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Caroline Voclain

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    1. Marketplace

      Somewhere to post queries and information about Pagan supply shops, both on and offline, and advertise your things for swap or sale. We allow limited notifications of your E-Bay adverts but don't overuse this. All deals are of course private between the individuals concerned.

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  2. The Circle (all pagans together)

    1. Starters Orders (basics)

      Ground work, foundations and basics. A good place to start for those new to paganism.
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  • Our picks

    • As the title suggests, this post and the accompanying poll are about the place of alternative medicine in modern culture. Should we be using it as a replacement for conventional medicine, as something to run alongside and compliment the conventional or not at all? Does modern life mean we have modern diseases beyond the reach of older alternative medicine?
       
      This series of questions has been somewhat sparked by the thread about why pagans 'should' embrace everything alternative and just general musings of mine brought to the forefront of my mind by the differing attitudes I see between a work colleague who uses homeopathy for everything and my partner who is by and large disdainful of alternative medicine.
       
      As for my personal view, I think that alternative medicine does have a place alongside conventional medicine as it can often help with the side effects of some conventional medicines or be used as a safer alternative for people who suffer from recurrent ailments where repeated doses of the conventional cure may do more harm than good. I am very much in favour of the use of alternative medicine to ward off and cure minor ailments such as colds, sore throats, toothache, headaches etc and the use of conventional medicine for more major or complex ailments. I suppose some of my view on this comes from personal experiences of the nasty effects of some conventional medicines such as SSRIs where alternative medicine has helped me to be able to function again and such.
       
      So what do other people think?
        • Like
      • 27 replies
    • I've been reading a bit about how to reduce the waste in my household. Some things are quite straight forward but others would take a significant stepchange e.g. shopping at smaller, independent shops and bringing own containers. I would need to plan more and be more organised, which is a big ask given how busy my life is these days. I think it's going to be a case of making small shifts in the right direction and building it up until new habits are formed.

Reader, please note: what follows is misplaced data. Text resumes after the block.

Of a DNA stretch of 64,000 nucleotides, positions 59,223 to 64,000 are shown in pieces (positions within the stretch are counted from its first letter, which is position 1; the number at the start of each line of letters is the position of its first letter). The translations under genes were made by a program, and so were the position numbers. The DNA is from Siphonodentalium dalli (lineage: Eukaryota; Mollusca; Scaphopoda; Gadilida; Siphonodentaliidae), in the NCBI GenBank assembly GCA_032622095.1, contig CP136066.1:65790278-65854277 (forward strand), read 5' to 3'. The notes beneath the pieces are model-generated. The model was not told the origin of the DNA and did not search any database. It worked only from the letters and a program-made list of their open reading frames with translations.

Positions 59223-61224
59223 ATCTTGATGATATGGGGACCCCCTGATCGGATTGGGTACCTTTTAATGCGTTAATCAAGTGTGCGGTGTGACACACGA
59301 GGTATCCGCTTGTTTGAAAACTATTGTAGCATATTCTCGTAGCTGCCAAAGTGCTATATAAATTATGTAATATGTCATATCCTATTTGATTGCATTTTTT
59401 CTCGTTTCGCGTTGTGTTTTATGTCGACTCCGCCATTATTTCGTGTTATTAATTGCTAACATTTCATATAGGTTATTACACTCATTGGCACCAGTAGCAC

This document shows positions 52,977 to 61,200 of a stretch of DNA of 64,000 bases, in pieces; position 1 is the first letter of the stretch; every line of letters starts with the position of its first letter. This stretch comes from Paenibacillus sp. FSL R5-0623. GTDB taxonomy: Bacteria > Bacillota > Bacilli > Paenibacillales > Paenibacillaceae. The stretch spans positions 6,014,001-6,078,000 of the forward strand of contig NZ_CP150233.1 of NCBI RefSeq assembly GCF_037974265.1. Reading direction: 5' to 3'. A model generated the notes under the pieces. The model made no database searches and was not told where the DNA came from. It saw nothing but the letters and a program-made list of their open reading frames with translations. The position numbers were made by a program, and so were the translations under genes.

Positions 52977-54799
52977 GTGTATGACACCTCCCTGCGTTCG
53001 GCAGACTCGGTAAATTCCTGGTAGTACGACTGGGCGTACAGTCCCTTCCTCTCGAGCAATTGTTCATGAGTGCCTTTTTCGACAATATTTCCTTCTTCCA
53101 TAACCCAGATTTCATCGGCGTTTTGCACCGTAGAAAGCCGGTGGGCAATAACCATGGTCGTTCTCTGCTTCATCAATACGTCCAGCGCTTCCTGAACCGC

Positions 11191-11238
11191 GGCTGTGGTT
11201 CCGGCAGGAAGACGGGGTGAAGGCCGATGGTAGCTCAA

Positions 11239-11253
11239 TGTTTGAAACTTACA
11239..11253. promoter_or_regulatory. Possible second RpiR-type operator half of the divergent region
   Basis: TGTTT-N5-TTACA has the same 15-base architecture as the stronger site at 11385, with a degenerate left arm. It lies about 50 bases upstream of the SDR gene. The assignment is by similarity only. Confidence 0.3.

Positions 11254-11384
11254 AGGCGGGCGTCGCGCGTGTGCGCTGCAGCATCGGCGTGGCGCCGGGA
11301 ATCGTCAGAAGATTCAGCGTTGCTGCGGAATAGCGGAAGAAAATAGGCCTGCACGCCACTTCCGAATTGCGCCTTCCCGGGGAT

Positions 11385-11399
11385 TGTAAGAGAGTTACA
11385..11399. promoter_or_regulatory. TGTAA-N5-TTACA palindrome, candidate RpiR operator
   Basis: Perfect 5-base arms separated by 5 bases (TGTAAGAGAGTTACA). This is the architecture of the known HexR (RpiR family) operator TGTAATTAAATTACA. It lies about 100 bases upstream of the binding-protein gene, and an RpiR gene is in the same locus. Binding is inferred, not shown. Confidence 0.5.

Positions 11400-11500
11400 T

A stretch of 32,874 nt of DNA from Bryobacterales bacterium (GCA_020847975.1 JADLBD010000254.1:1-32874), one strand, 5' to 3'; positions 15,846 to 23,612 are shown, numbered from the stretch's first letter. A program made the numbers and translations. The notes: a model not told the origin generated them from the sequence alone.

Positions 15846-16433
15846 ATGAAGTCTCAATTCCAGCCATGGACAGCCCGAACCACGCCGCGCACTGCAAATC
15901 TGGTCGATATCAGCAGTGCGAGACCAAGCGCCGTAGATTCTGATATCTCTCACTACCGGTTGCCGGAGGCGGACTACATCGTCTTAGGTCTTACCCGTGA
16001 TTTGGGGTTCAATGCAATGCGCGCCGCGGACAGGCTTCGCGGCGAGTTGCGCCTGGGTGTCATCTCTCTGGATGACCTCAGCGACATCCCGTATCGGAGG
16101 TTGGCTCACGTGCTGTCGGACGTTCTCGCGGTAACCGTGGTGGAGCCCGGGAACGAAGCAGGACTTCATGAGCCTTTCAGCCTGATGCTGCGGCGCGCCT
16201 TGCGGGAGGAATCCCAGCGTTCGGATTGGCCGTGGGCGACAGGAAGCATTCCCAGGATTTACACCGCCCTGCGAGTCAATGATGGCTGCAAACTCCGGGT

In some respects I'm already on the right path, e.g. I used cloth nappies and wipes for my girls but I know there's so much more that I could be doing.

      Are you conscious about what ends up in your wheelie bin and have you made any changes lately? Have you swapped products or buying habits because of excess packaging or their disposable nature?
        • Like
      • 42 replies
    • I've just read an interesting article about a research project which has used artificial means to keep pig brains functioning (with capacity for normal brain activity) for up to 36 hours. 

      http://www.bbc.co.uk/news/science-environment-43928318

      The ambition is to apply this to human brains to enable scientists to study the living brain more effectively. 

      Personally I can see the potential for benefits to humanity - future generations could have a better quality of life without succumbing to degenerative neurological conditions - but it opens up a huge ethics debate around the nature of the research itself and the potential for misuse in practical application down the line. At present we have no way of knowing if there is any form of consciousness in the test subjects and if so whether it causes distress or suffering to the individual. Is it just a functioning organ or is it the vessel for a conscious being? Surely the only way of knowing would be if scientists were to conduct a successful human brain transplant, and this research has arguably unlatched the gate to that path. 

      I found the research exciting and fascinating, and a little bit frightening. I imagine many people of a religious persuasion will have very strong opinions.

      What's your thoughts?
      • 9 replies
    • Right then how best to phrase the question......

      I've noticed on here there's quite a number of different belief sets(as you'd expect!)and although some seem to have set rituals and celebrations many are (as mine) an amalgamation of different"paths" and I'm curious as to whether people consider there beliefs" religious"..... for my own part I don't consider my beliefs religious,they are opinions formed from what I'd term spiritual experiences but are not in and of themselves religious